Montessori


 

THE PURPOSE OF MONTESSORI EDUCATION

 

Dr. Montessori believed that no human being can be educated by another person. He/she must do it himself or it will never be done. Dr. Montessori felt that the goal of early childhood education should not be to fill the child with facts from a pre-selected course of studies, but rather to cultivate his own natural desire to learn.

 

In the Montessori classroom, this objective is approached in two ways. The first is allowing each child to experience the excitement of learning by their own choice rather than by being forced. The second is by helping them to perfect all their natural tools for learning, so that his/her ability will be at a maximum in future learning situations.

 

“Whoever touches the life of the child touches the most sensitive point of a whole,
which has roots in the most distant past and climbs toward the infinite future.”
-Dr. Maria Montessori

 
Dr. Maria Montessori

WHO WAS MARIA MONTESSORI?

 

Maria Montessori was born in Chiaraville, Italy, on August 31, 1870. She graduated from medical school in 1896 and went on to become one of the first female physicians in Italy.  On January 6th, 1907, Maria Montessori founded the first Casa Dei Bambini, or “Children’s House,” and began developing the Montessori method of education.

 

The Montessori method is based on Maria Montessori’s scientific observations of children at Casa Dei Bambini. Specially designed materials and furniture were created to aid the child in her or her natural discovery of the world around them.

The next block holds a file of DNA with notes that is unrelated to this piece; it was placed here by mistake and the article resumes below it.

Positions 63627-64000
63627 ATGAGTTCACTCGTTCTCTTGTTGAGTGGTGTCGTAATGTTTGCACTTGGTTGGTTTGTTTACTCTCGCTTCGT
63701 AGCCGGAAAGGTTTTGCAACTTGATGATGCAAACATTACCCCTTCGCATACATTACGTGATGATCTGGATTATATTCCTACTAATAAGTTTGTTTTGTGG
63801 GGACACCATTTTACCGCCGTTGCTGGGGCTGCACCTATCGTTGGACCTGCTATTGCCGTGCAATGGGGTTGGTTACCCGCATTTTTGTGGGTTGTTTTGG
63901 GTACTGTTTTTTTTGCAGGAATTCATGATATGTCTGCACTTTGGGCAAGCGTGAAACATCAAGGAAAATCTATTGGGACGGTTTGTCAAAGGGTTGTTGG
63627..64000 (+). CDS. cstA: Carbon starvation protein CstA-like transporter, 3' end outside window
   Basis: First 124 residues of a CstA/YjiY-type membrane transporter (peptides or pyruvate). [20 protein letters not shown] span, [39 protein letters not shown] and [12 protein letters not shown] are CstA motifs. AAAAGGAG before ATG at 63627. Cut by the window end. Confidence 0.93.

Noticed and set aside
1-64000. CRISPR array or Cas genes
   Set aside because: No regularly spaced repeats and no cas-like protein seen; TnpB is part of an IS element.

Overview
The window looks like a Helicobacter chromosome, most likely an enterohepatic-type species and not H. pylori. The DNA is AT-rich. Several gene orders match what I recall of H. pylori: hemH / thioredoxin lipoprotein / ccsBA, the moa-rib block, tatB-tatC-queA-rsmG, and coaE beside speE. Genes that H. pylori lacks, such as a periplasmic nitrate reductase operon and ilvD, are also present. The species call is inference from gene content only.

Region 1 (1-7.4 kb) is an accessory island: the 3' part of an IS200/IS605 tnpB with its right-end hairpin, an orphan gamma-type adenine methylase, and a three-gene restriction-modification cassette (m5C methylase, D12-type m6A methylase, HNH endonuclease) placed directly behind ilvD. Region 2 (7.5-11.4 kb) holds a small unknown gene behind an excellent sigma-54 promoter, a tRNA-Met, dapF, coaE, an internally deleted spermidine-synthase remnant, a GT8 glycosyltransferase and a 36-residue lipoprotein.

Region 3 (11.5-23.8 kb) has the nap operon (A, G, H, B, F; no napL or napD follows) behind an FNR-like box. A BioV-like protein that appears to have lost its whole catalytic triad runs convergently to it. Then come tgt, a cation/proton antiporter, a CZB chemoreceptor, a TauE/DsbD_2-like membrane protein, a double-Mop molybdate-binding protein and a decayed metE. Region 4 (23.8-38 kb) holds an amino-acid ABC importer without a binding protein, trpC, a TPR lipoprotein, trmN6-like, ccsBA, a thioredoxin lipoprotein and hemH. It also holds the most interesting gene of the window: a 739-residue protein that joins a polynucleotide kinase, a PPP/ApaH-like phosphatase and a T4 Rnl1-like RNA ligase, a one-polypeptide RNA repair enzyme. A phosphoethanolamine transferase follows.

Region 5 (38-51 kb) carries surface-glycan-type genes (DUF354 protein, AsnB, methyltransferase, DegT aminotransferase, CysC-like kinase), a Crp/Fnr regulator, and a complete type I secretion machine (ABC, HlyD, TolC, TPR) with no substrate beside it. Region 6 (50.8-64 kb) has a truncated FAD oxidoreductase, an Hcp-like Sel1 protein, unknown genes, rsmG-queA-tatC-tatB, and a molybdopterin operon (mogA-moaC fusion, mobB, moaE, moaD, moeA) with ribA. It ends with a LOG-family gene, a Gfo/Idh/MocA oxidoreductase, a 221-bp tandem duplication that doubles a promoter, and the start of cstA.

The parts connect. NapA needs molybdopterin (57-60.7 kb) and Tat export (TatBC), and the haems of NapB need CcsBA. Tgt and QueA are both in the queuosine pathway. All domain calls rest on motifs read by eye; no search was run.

Maria Montessori believed that children teach themselves through tireless manipulation of materials and absorb information constantly. This motivated her lifelong pursuit of educational reform, teaching, and educator training. She was dedicated to the self-creating process of the child.

 

MONTESSORI METHOD VS. TRADITIONAL METHOD

 

MONTESSORI TRADITIONAL
Teacher has an unobtrusive role in classroom, acting as a guide in the learning process Teacher is center of classroom as, acting as the leader in the learning process
Environment and method encourage self-discipline Teacher is primary source of discipline
Mainly individual instruction Group and individual instruction
Mixed age grouping. simulating a family-like environment Same age grouping
Grouping encourages children to teach and help each other Most teaching is done by teacher
Child chooses own work that has been specially prepared for him/her Curriculum is structured for the child
Child discovers own concepts from self teaching materials, often after a lesson has been presented Child is guided to concepts by the teacher
Child works as long as he wishes on chosen project Child is generally allotted specific time for work
Child sets own learning pace Instructional pace is usually set by group norm
Child spots own errors from feedback of materials, which have a control of error and allow for self-correction If work is corrected, errors are usually pointed out by the teacher
Child reinforces own learning by repetition of work and internal feelings of success Learning is reinforced externally by repetition and rewards
Multi-sensory materials for physical exploration Fewer materials for sensory development
Organized program for learning care of self and environment Less emphasis on self-care instruction
Child can work where he chooses, move around and talk atwill (yet not disturb the work of others); group work is voluntary Child is usually assigned his/her own chair; encouraged to participate, sit still and listen during group sessions
Organized program for parents to understand the Montessori philosophy and participate in the learning process Voluntary parent involvement